We would like to thank Assistant-Secretary-General Stephen Cutts for introducing the report of the Secretary General (A/71/681).
We also appreciate Mr. Babou Sene, Vice-Chair of the Advisory Committee on the Administrative and Budgetary Questions (ACABQ) for presenting the related report (A/71/823) and Mr. Gopinathan Achamkulangare for introducing the report of Joint Inspection Unit (A/70/676) and Mr. Kenneth Herman, Senior Advisor on Information Management and Policy Coordination for introducing the relevant document.
We associate ourselves with the statement made by Ecuador on behalf of the Group of 77 and China.
Over the years, the role of the Procurement Division in the Office of Central Support Services has increased manifold. Pakistan is fully cognizant of the fact that the procurement volume of the Division increased to $3.1 billion in 2015. In this regard, increased efficiency, transparency and cost-effectiveness are the cross-cutting tools to further strengthen the UN Procurement System.
Efficiency cannot be achieved without having strong internal control and oversight regimes; robust accountability system over staff at all levels including senior management both at the Headquarters and the field; and the implementation of corresponding legislative mandates.
We have taken note of the ACABQ report and concur with its recommendations, inter alia, that the use of information technology plays an important role in achieving efficiency in processing of solicitations. However, such practices should not prejudice the chances of bidding for the Member States on that basis.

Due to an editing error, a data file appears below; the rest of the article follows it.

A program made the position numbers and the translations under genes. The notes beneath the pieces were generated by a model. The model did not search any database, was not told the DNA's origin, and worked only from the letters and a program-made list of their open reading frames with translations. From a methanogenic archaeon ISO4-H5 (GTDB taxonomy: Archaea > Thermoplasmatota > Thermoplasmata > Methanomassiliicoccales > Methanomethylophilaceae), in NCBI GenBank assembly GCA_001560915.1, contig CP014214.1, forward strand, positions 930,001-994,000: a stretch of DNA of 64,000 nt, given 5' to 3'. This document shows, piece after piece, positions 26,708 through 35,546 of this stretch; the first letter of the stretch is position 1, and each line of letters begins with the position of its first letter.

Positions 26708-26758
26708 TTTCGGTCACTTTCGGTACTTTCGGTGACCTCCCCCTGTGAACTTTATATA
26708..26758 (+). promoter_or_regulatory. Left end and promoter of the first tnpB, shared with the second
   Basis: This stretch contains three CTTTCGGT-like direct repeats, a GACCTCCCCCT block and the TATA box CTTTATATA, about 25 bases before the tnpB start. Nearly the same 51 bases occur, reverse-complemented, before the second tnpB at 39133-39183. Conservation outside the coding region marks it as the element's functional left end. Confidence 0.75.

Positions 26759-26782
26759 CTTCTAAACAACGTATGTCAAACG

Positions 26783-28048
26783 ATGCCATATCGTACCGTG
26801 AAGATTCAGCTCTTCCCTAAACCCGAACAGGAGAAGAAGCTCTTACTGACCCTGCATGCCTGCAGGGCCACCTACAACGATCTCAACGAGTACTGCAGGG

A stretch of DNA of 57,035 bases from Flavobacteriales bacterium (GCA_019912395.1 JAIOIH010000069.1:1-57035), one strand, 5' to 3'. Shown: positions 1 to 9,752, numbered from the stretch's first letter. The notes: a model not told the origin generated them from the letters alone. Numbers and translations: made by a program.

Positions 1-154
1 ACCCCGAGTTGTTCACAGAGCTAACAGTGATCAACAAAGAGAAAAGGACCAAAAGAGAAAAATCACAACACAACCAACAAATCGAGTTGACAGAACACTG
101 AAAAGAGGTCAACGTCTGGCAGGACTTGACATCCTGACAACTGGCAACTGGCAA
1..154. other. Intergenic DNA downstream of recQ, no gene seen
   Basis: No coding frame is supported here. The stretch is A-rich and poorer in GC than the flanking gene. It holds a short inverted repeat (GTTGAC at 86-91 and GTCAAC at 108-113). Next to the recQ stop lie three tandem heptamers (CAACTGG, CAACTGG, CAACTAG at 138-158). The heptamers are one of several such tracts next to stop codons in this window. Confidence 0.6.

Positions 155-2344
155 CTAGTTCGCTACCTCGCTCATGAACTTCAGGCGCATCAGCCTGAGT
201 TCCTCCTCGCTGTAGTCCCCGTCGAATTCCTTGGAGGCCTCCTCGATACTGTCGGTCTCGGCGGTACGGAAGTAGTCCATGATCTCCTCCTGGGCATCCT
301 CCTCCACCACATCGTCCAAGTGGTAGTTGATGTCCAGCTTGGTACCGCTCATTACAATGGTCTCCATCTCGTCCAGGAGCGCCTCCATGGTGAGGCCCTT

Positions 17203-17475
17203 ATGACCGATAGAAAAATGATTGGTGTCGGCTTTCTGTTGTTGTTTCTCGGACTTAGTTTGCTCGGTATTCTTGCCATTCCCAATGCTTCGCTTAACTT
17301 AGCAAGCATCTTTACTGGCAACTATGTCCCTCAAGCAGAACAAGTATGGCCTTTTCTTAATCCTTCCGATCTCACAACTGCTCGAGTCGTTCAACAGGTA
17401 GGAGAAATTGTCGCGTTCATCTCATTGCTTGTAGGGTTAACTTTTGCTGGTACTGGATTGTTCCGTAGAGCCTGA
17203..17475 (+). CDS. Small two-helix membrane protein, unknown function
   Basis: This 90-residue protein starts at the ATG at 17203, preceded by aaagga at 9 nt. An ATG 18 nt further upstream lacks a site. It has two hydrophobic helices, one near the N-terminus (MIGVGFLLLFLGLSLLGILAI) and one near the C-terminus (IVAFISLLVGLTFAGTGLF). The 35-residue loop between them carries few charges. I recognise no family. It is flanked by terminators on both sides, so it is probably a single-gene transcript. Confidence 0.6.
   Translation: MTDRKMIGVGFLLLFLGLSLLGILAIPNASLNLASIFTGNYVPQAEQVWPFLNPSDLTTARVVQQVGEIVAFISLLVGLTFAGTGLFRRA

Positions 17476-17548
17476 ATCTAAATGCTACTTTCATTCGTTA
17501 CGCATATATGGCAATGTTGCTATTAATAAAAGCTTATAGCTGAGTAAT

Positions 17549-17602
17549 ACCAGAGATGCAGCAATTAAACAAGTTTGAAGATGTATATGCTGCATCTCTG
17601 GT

We reiterate that increasing procurement opportunities for vendors from developing countries is an integral and fundamental part of the United Nations procurement system. Equal, fair and non-discriminatory access must be given to companies from developing countries.
No procurement will be complete or effective without a significant increase in procurement from vendors from developing countries. The Secretary-General should continue to explore additional innovative ways to promote procurement from developing countries both at the headquarters and in the field offices.
Pakistan supports the use of business conferences and seminars in developing countries to effectively generate awareness about opportunities and procedural requirements to participate in procurement activities at the UN.
We have also taken note of the pilot project at the United Nations Office in Nairobi to provide procurement support to UNEP and UN-Habitat. Lessons learnt and results achieved through the implementation of this pilot project should be shared with the General Assembly before replicating them in other UN offices.
On the Award Review Board, we request the Secretary-General to provide an update to the General Assembly of the expansion on the coverage of the Board, reasons for rejection of solicitations and how these are processed.
Last but not the least, the General Assembly has not considered for the approval the concept of environmentally friendly and sustainable procurement. We urge the Secretariat to avoid any initiatives that would preempt a decision of the General Assembly. In this regard, more work needs to be done to refine the understanding of the concept of environmentally friendly and sustainable development and how it can be implemented in the UN System, keeping in view the capabilities of developing countries.
My delegation assures you of our continued constructive engagement on this agenda item.
I thank you.